Legacy applicants have slightly better test scores and grades than non-legacies on average, de Bruyn said: 20 points higher on the SAT, and two percentage points more likely to have been in the top 10 percent of their high school class.

Bacon’s bottom line: The Cavalier Daily article cherry-picked data, alluded to racial/ethnic disparities, then used loaded language — “making the process almost two times as difficult for students whose parents did not attend the University” — to imply that the legacy process conferred an unfair advantage.

Fortunately, the reporter and/or editor were intellectually honest enough to include data, though buried in the article, that showed how little — remarkably little, to my way of thinking — legacy status figured into UVa admissions. It turns out that legacies are offered a spot in larger numbers, at least in part, because… (drumroll)… legacies are more qualified than the average applicant.

There’s a bit more to the story that the Cavalier Daily could have explored had the newspaper managed to break out of its social justice paradigm. Consider an alternative framing of the data:

White applicants were admitted to the University of Virginia at lower rates than African-Americans, Asians and Asian-Americans. The disparity was greatest for white applicants with no family connection to the university.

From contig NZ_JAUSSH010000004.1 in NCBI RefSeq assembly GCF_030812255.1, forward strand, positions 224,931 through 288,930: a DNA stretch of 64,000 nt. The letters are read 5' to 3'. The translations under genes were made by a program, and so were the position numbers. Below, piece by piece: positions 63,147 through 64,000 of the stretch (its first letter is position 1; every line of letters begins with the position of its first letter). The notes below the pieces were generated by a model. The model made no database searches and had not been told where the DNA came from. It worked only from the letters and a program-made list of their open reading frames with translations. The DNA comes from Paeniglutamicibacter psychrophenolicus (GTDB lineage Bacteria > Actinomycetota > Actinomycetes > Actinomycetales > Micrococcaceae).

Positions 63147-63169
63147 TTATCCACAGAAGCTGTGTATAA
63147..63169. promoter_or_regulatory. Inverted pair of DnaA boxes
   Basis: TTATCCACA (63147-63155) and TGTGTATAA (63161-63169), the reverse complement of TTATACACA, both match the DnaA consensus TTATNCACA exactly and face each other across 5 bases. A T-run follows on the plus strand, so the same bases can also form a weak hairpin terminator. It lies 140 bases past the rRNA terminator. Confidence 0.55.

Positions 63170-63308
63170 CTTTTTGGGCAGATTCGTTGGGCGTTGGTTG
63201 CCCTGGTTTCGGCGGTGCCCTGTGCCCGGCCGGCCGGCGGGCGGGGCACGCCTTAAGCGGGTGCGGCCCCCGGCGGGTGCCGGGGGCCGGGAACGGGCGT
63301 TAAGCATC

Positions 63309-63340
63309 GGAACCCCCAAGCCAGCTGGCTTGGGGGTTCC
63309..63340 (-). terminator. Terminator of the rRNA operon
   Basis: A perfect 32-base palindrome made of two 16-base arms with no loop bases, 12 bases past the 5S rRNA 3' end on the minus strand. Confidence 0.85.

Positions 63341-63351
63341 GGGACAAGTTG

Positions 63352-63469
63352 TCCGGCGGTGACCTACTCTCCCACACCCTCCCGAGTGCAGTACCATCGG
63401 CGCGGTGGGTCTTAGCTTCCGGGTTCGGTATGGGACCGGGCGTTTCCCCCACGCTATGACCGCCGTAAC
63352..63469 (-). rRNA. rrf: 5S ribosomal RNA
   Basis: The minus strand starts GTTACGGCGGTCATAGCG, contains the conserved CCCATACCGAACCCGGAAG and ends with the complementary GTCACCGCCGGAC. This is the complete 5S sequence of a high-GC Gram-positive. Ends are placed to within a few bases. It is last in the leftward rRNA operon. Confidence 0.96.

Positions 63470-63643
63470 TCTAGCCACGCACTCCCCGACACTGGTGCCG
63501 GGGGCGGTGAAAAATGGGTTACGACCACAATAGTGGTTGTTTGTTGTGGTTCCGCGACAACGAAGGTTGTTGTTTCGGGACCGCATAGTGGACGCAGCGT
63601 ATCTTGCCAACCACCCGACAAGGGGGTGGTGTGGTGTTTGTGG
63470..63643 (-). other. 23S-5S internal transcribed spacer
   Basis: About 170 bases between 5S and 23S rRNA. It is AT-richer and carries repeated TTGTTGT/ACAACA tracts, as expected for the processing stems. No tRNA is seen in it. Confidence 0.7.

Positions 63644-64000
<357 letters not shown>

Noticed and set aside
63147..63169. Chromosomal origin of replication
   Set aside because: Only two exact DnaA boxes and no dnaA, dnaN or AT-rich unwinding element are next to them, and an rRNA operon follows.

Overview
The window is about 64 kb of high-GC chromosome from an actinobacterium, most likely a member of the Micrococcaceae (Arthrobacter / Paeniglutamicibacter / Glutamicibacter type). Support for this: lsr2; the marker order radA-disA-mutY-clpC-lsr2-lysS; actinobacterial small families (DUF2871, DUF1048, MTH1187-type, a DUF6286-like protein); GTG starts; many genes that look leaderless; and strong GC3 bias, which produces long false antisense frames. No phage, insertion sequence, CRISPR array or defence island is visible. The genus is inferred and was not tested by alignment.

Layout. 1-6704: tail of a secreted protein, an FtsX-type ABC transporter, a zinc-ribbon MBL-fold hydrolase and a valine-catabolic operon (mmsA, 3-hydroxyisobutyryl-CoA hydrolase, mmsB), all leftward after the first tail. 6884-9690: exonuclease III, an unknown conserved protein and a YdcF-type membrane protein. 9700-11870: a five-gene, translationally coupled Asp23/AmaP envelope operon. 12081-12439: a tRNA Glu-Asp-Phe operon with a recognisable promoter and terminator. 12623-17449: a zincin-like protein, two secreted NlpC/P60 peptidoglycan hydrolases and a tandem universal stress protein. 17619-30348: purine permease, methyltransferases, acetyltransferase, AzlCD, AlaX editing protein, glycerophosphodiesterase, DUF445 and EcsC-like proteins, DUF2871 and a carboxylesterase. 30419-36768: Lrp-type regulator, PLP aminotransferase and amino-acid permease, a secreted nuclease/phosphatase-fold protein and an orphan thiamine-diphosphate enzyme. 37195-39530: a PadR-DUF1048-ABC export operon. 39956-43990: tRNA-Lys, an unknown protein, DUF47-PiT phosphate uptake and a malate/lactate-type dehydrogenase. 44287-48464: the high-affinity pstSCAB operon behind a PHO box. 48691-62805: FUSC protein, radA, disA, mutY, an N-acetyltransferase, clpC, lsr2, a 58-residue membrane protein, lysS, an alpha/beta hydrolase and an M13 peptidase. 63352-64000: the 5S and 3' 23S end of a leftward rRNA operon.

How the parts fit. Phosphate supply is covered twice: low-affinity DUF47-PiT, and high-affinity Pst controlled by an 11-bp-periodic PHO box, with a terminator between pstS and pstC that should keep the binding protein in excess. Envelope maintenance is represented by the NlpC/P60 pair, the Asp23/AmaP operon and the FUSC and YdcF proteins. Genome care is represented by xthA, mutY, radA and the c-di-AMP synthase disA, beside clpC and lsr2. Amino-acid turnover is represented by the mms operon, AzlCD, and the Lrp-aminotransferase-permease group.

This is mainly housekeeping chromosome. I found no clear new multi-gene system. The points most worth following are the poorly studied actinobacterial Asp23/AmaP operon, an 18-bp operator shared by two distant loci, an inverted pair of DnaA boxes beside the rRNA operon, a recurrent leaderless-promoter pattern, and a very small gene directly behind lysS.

An alternative framing of the data also could have emphasized the gap — evident at other elite universities — between the qualifications and admission rate of Asian-American students.

To draw meaningful conclusions about the role of race, ethnicity and wealth in UVa’s admissions policies, we would need to break down applicants by racial/ethnic category, and then by legacy and non-legacy within each category. Then we would need to see the SAT scores and class rankings for each category and sub-category.

If such data could be obtained, I would offer the following predictions: (1) legacies of all racial/ethnic groups are admitted at somewhat higher numbers than non-legacies; (2) legacies of all racial/ethnic groups have slightly higher qualifications than non-legacies; (3) black and Hispanic applicants are admitted with lower average SAT scores and class rankings, suggesting that the admissions process discriminates (if not overtly, then in effect) in their favor; and (4) Asians and non-legacy whites who gain admission have higher average SAT scores and class rankings on average, suggesting that the admissions process discriminates (in effect) against them. Based on practices at other elite universities (see the lawsuit filed by Asian-Americans against Harvard for admission policies discriminating against Asians), I would predict that Asian-Americans are victims of the worst discrimination.

Those predictions are consistent with the data supplied by the Cavalier Daily, although we need complete data to draw definitive conclusions. Don’t ever expect, though, to see a follow-up from the Cavalier Daily. I doubt its staff is interested in pursuing an angle that conflicts with the dominant social-justice narrative.